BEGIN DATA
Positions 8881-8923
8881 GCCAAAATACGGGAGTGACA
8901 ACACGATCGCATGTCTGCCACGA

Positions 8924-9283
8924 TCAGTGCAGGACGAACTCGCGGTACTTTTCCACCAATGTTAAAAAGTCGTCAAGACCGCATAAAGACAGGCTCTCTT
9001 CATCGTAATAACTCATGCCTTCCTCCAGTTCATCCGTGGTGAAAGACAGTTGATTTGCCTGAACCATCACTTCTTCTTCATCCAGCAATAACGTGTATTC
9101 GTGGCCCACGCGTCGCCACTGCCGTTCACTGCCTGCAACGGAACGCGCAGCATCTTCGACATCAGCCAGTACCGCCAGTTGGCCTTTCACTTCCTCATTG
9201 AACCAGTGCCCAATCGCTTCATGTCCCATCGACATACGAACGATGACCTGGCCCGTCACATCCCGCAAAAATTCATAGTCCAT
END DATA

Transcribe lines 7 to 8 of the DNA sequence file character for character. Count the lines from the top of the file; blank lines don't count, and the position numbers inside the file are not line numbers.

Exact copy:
9101 GTGGCCCACGCGTCGCCACTGCCGTTCACTGCCTGCAACGGAACGCGCAGCATCTTCGACATCAGCCAGTACCGCCAGTTGGCCTTTCACTTCCTCATTG
9201 AACCAGTGCCCAATCGCTTCATGTCCCATCGACATACGAACGATGACCTGGCCCGTCACATCCCGCAAAAATTCATAGTCCAT